If politicians haven’t already triggered enough emotions this season, lawmakers in Ohio last week have done it again.
On December 6th, Ohio legislators added a clause to House Bill 493, allowing for the ban of abortions after a fetal heartbeat is detected. If it goes into effect it will land Ohio near the top spot when it comes to abortion regulation, and since I live in Ohio, I’d like to weigh in on the matter.
The duty of the United States government has always been, above all else, to preserve the life and liberty of its people. With abortion, though, how can the state protect one without violating the other? Ruling in favor of the child’s life requires that it be placed above the mother’s freedom. The adverse effects of allowing a government to disregard freedom in pursuit of a popular agenda can already be seen in our country. Just walk into an airport and you’ll see all the violations we’ve endured in the name of fighting terrorism. However, even when the child has all the rights of every other person, they still require one more than the rest of us. According to Murray Rothbard, who else among us has the right to remain unhidden and unwanted, inside another human being’s body? Surely, none of us are afforded that right.
Conversely, ruling in favor of the mother’s freedom equates to saying the child’s life is less significant. Implicitly stating that the ends justify the means, where the mother’s preservation of freedom is the goal. This argument has been used to justify some of the worst atrocities ever committed, especially when those approved means include taking another’s life. Which doesn’t help downplay the fact we are asking the state to find a one-size-fits-all solution to prioritizing life and liberty. So, then, how do we solve this?
What if it’s simply beyond the scope of what the government was intended to do? Would that really be a catastrophe? There are examples every day where we see the shortcomings of comprehensive regulations. Would you think it wise to choose one speed limit to govern every road in the country? Of course not. Different speeds make sense for different terrains, population densities, and so on. The inefficiencies of only allowing one speed are easily recognizable, yet we bicker for one absolute ruling on something much more complex.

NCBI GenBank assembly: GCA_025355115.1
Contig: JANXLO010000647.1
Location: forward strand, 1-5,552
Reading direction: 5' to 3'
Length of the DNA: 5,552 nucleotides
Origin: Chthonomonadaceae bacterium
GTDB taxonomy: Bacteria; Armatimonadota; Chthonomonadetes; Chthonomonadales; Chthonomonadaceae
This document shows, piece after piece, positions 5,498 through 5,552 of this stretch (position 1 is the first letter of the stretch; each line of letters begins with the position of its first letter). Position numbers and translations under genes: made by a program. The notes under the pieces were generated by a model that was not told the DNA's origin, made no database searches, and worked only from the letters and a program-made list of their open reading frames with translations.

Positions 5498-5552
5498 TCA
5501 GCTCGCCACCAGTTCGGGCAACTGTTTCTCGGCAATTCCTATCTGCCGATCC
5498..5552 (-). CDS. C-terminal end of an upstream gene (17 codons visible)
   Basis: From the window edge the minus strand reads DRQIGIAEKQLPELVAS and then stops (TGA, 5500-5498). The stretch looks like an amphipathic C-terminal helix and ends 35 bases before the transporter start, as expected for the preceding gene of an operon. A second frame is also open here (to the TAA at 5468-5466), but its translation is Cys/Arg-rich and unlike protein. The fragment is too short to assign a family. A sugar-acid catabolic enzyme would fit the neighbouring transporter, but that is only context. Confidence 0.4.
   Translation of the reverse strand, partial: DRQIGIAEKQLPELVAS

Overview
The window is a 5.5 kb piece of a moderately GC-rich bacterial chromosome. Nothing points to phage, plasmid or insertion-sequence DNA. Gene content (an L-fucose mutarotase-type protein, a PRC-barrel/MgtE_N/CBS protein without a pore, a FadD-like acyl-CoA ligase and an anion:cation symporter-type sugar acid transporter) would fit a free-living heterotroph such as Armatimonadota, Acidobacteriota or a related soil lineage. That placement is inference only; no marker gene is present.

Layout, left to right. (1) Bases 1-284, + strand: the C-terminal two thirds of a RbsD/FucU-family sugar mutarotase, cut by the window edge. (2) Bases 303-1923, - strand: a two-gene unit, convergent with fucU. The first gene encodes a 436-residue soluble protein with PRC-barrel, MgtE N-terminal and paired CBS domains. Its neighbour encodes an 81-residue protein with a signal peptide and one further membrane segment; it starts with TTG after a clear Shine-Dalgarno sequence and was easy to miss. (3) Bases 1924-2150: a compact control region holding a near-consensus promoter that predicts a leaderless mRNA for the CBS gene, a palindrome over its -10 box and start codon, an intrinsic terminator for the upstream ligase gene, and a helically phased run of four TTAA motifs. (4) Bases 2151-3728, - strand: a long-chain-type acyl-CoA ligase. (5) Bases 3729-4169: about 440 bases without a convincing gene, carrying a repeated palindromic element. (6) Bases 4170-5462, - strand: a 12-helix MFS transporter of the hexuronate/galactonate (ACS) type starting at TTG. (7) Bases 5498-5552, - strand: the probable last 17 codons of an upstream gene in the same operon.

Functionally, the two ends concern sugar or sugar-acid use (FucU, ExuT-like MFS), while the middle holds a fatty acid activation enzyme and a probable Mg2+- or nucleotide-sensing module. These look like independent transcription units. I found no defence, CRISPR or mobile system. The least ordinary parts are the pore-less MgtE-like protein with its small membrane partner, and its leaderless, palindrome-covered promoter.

It’s time we admit the limitation of asking the state to solve our problems for us. So far it has led to several harmful results. This year we’re seeing drug overdoses outpace gun deaths for the first time; even though we have numerous regulations on guns and strict enforcement of our drug laws. Now we want abortion bans that will also cause the unnecessary loss of life, whether it be the mother or the child.
For this reason, any opinion by the state on abortion will be met with derision, and will certainly not solve our problem. It doesn’t matter whether your personal beliefs led you to be pro-choice or pro-life. Let’s recognize that these mandates equate to nothing more than a participation trophy done to make us feel like we did our part. Instead, making criminals out of citizens who, otherwise, would just be in a difficult situation looking for the best plausible solution. We need to start looking in ourselves and others for compassion and alternatives to individual scenarios. It just isn’t in the realm of possibility for the state to solve right now, and that’s okay.
This post was written by Thomas J. Eckert.
The views expressed here belong to the author and do not necessarily reflect our views and opinions.
Thomas J. Eckert
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